Copy input to the named file as it's being viewed. This applies only when the input file is a pipe, not an ordinary file. If the file already exists, less asks for confirmation before overwriting it.
-p pattern
Start at the first occurrence of pattern in the file. The -p option on the command line is equivalent to specifying +/ pattern.
-Q
Be totally quiet; never ring the terminal bell.
-q
Be moderately quiet; don't ring the terminal bell if an attempt is made to scroll past the end of the file or before the beginning of the file. If the terminal has a "visual bell," it's used instead. The bell is rung on certain other errors, such as typing an invalid character. The default is to ring the terminal bell in all such cases.
-r
Display "raw" control characters. The default is to display control characters using the caret (^) notation. For example, a Ctrl-A (001 octal) is displayed as ^A.

Note that when -r is used, less can't keep track of the actual appearance of the screen (since this depends on how the screen responds to each type of control character). Thus, various display problems may result, such as long lines being split in the wrong place.

-S
Chop, rather than fold, lines longer than the screen width. That is, the remainder of a long line is simply discarded. The default is to fold long lines; that is, display the remainder on the next line.
-s
Squeeze consecutive blank lines into a single blank line.
-T tagsfile
Use the specified tags file in place of the tags file.
-t tag
Edit the file containing the specified tag. For this to work, there must be a file called tags in the current directory.
-U
Treat backspaces and carriage returns as control characters (i.e., they're handled as specified by the -r option).

By default, if neither -u nor -U is given, backspaces that appear adjacent to an underscore character are treated specially: the underlined text is displayed using the terminal's hardware underlining capability. Backspaces that appear between two identical characters are also treated specially: the overstruck text is printed using the terminal's hardware boldface capability. Other backspaces are deleted, along with the preceding character. Carriage returns immediately followed by a newline are deleted; other carriage returns are handled as specified by the -r option.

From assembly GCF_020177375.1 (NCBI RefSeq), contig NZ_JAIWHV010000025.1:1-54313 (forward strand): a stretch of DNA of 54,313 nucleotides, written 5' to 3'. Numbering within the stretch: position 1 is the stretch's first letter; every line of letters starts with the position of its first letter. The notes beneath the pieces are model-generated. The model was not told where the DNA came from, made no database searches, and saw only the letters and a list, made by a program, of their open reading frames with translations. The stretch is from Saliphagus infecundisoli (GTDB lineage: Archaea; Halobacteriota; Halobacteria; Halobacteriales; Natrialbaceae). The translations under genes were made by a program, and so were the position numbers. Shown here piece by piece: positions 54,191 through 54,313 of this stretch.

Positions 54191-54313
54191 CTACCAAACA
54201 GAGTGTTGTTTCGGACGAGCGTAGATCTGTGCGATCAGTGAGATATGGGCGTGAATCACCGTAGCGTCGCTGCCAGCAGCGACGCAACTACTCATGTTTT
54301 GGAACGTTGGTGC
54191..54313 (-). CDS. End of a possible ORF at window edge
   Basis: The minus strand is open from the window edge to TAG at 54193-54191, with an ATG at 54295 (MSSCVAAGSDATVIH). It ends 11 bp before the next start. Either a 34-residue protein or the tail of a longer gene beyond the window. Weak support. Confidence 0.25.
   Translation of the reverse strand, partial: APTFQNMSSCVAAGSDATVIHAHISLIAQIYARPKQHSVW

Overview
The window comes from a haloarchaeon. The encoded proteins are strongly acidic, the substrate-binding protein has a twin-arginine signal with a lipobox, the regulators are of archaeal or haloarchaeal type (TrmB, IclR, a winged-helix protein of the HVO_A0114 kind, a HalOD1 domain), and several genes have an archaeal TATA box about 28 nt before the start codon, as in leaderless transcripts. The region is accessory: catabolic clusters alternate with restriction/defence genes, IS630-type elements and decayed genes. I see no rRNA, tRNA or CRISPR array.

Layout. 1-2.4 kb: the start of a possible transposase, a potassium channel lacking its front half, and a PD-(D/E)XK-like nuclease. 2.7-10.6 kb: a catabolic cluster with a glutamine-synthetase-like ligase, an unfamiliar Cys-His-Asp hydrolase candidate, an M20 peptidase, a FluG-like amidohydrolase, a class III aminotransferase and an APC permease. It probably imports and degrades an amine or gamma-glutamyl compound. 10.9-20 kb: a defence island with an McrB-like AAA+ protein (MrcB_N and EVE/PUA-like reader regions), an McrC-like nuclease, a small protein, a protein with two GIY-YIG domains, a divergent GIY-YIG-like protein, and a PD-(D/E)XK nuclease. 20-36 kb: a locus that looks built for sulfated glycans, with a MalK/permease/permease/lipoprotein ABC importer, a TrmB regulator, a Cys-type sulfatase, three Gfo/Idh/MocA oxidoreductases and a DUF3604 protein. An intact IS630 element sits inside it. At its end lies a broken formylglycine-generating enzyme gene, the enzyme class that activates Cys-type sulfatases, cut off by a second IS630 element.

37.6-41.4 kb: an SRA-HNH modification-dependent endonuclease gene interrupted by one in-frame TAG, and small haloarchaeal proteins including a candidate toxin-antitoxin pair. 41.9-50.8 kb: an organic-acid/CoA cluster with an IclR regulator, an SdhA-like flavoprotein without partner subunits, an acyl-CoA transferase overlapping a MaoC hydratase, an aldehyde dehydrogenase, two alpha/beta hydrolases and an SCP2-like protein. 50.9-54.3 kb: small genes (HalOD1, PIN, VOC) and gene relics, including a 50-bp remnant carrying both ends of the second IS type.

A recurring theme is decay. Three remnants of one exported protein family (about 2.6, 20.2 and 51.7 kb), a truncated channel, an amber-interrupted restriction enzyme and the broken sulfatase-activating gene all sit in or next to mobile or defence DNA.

-u
Treat backspaces and carriage returns as printable characters (i.e., they're sent to the terminal when they appear in the input).
-w
Use blank lines to represent lines past the end of the file. By default, a tilde (~) character is used.
-x n
Set tab stops every n positions (the default is 8).
-y n
The maximum number of lines to scroll forward. If it's necessary to scroll forward more than n lines, the screen is repainted instead. The -c or -C option may be used to repaint from the top of the screen if desired. By default, any forward movement causes scrolling.
-[z] n
Change the default scrolling window size to n lines. The default is one screenfull. The z and w commands can also be used to change the window size. Note that the z may be omitted (as in - n).
+
If a command-line option begins with + (plus), the remainder of that option is taken to be an initial command to less. For example, +G tells less to start at the end of the file rather than the beginning; and +/xyz tells it to start at the first occurrence of xyz in the file.

As a special case, + number acts like + number g; that is, it starts the display at the specified line number (note, however, that this may be slow — see the g command. If the option starts with two plus signs (++), the initial command applies to every file being viewed, not just the first one. The + command (described in the "Commands" section) may also be used to set or change an initial command for every file.

file
A pathname of an input file. If no file operands are specified, less uses the standard input. If a file operand is the dash character (-), the standard input is read at that point of the sequence.

Description:

The less utility displays file on a page-by-page basis. The less utility uses the system terminal capability database, so it can run on a variety of terminals. There's limited support for hardcopy terminals (on a hardcopy terminal, lines that should be printed at the top of the screen are prefixed with up-arrow).

The less utility displays a screenfull of information, then prompts for user input by displaying a colon (:) prompt at the bottom of the screen. Commands can then be entered from the keyboard.

Commands:

Commands may be preceded by a decimal number, called n in the following descriptions. The number is used by some commands, as indicated.

[n] h
Help: display a summary of these commands. If you forget all the other commands, remember this one.
[n] Space or [n] f
Scroll forward n lines; default is one window (see the -z option). If n is more than the screen size, only the final screenfull is displayed.
[n] z